06 May Lockdown Challenges Traditional Leadership and Talent Profiles
In the not just yet reached aftermath of the Covid-19 pandemic, some parts of the world are gradually getting back to a more ‘normal’ lifestyle. More and more businesses are allowed to reopen, whilst social distancing and rigorous hygiene measures remain in place. Wherever possible, a ‘home office’ concept is still encouraged by governments.
Even though there is vast evidence that New Work environments have a positive impact on productivity, employee engagement, employee satisfaction and turnover, pre-Corona, some managers and organizations still hesitated to introduce new work concepts, in particular the opportunity to work from home, even on a part-time basis. In most countries, the recent lockdown now has leveraged the idea of ‘home office’, simply by governmental decree.
The last couple of months have compelled a large number of managers to deal with at least one aspect of the much-lauded ‘New Work’ concept: people staying at home and performing their work self-sufficiently and without close supervision. For some managers this was quite normal and the challenge non-existent; for others however, the new situation represented a huge challenge. Some experienced an entirely new way of leading people, some struggled.
What differentiates leaders who can and those who cannot deal with this new situation well? There are certainly many answers to this question, but let us just mention a few: the ability to establish clear goals, finely honed communication skills even by teleconference, showing empathy and caring about their employees, being aware of the strengths and weaknesses of their staff and thus, being able to assign the right kinds of responsibilities. And last but not least: their ability to trust and build trust-based relationships.
And what differentiates employees who remain high performant when working from home vs. those who seem lost without stringent guidance? Next to obvious qualities such as expertise, the ability to apply common sense and to work alone, efficient time management skills etc., one quality in particular comes to mind: a high degree of intrinsic motivation.
According to Daniel Pink, three main factors are important to ensure high levels of intrinsic motivation are maintained in the workplace: Autonomy, Mastery and Purpose. In his book ‘Drive: The Surprising Truth About What Motivates Us’, Pink describes these three factors as follows: Autonomy, ‘our desire to be self-directed (which increases engagement over compliance); Mastery, ‘the urge to get better skills’ and Purpose, ‘the desire to do something that has meaning and is important’.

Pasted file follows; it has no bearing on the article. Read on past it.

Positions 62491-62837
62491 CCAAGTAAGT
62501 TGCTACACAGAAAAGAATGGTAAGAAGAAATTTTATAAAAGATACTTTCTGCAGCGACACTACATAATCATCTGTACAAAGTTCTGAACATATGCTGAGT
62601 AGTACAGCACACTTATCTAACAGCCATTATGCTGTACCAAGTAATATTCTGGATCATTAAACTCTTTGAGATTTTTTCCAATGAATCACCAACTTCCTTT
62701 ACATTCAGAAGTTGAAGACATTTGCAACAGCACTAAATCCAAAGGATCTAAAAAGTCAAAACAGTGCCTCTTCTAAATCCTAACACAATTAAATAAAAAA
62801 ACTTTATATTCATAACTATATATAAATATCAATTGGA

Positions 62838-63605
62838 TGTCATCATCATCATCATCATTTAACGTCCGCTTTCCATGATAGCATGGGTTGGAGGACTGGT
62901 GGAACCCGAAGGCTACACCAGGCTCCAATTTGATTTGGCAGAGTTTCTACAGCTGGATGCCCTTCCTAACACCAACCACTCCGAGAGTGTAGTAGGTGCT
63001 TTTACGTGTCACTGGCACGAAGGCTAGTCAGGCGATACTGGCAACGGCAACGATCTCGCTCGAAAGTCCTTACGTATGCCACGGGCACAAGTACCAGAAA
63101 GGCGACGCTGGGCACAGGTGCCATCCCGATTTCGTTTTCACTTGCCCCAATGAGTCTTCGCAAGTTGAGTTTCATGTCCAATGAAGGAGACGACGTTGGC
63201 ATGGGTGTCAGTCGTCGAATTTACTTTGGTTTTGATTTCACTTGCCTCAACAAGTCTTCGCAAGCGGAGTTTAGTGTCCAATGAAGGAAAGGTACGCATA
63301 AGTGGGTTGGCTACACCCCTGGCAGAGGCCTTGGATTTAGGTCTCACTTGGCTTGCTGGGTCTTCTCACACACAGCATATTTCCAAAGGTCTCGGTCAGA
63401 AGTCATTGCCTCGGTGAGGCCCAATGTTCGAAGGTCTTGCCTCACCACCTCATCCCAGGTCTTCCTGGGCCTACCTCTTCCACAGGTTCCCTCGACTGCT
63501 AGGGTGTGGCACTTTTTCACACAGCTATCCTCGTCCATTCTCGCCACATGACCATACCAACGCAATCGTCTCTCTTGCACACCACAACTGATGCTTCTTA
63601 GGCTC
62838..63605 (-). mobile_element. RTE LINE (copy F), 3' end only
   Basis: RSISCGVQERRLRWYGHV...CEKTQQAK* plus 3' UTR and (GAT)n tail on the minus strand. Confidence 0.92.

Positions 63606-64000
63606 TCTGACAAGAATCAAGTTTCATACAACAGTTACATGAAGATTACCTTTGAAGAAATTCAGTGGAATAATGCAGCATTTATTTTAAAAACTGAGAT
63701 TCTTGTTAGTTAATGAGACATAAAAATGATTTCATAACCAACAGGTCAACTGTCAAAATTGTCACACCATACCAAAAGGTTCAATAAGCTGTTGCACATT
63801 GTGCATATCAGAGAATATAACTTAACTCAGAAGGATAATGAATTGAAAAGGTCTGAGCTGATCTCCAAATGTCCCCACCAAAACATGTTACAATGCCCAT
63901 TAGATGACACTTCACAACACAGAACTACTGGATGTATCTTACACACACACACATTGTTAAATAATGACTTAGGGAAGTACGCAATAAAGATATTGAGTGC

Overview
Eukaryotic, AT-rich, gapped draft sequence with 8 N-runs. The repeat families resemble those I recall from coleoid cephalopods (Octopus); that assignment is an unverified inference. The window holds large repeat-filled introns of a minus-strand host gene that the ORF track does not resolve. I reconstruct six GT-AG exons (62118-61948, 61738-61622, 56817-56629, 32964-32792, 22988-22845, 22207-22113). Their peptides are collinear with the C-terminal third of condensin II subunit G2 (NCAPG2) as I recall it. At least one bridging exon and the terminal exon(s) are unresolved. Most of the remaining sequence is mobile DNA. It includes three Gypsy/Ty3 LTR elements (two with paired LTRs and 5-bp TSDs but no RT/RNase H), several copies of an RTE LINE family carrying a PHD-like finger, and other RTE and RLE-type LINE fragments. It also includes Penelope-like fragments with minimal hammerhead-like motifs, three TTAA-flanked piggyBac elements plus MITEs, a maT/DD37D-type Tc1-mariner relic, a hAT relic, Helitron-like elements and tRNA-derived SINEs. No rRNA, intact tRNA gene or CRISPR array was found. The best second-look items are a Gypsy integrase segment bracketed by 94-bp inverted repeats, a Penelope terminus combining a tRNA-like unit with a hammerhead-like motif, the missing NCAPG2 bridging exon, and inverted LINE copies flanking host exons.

Leaders, who understand this, will craft jobs and responsibilities that allow people a certain level of freedom to act, and to decide on their own, how they work best to reach the clearly outlined objectives. They will ensure that each person has the right degree of challenge and will have the opportunity to learn and develop on a daily basis.
By the way, if you want motivated employees, only delegating tasks that seem to be below the manager’s own intellectual capabilities and expertise, will simply not do! Leaders need to part also with tasks and responsibilities they find challenging and exciting themselves.
Finally and foremost, leaders need to provide vision and a higher purpose. Every person in the organization should be able to formulate why they are doing what they are doing, why it is exciting to invest blood, sweat and tears to work towards this higher shared goal. This also requires that leaders communicate regularly so that every person feels included and valued.
What should organizations do in order to learn from this recent, and to a very large degree, still ongoing crisis? They should take a close look at the performance of their teams and determine which areas of their organization performed really well, despite the lockdown, and while people were forced to work from home. Those managers and leaders who were able to maintain high levels of performance and a joyful attitude are your best people!
Making sure to select and promote individuals who have the required skill set to lead people out of this crisis and build a prosperous future for the organization and society, is more important than ever. In order to emerge from the ashes of Covid-19 somewhat unscathed, organizations urgently need leaders who develop a culture that is built on trust; a work environment where employees have the opportunity to self-direct; and where daily learning is a matter of course, as well as a higher purpose at the core of every action. This is in stark contrast to selecting and promoting people for their high levels of technical expertise.
As we are waiting for the full impact of the lockdown to hit organizations and societies in equal measures, this is what is most important: To have the right people in your organization’s leadership positions. Selecting the right individuals for your key positions is more relevant than ever.
What should you be doing right now? You should be taking a close look at each position of influence in your organization and analyze who performed well, who has potential to be further developed, and who is not motivated enough and does not show potential. Analyzing the situation by strongly taking into consideration the results and achievements of the last couple of months during these difficult times, and if necessary take decisions, will ensure that your organization will be on the side of those who succeed despite Covid-19 and are able to defy the odds. The future of your organization and as a result, the future of our economies, depends on your courage.
Authors: Ildiko Mueller, Business Partner, C.O.I. / Carsten Wortmann, Business Partner, C.O.I.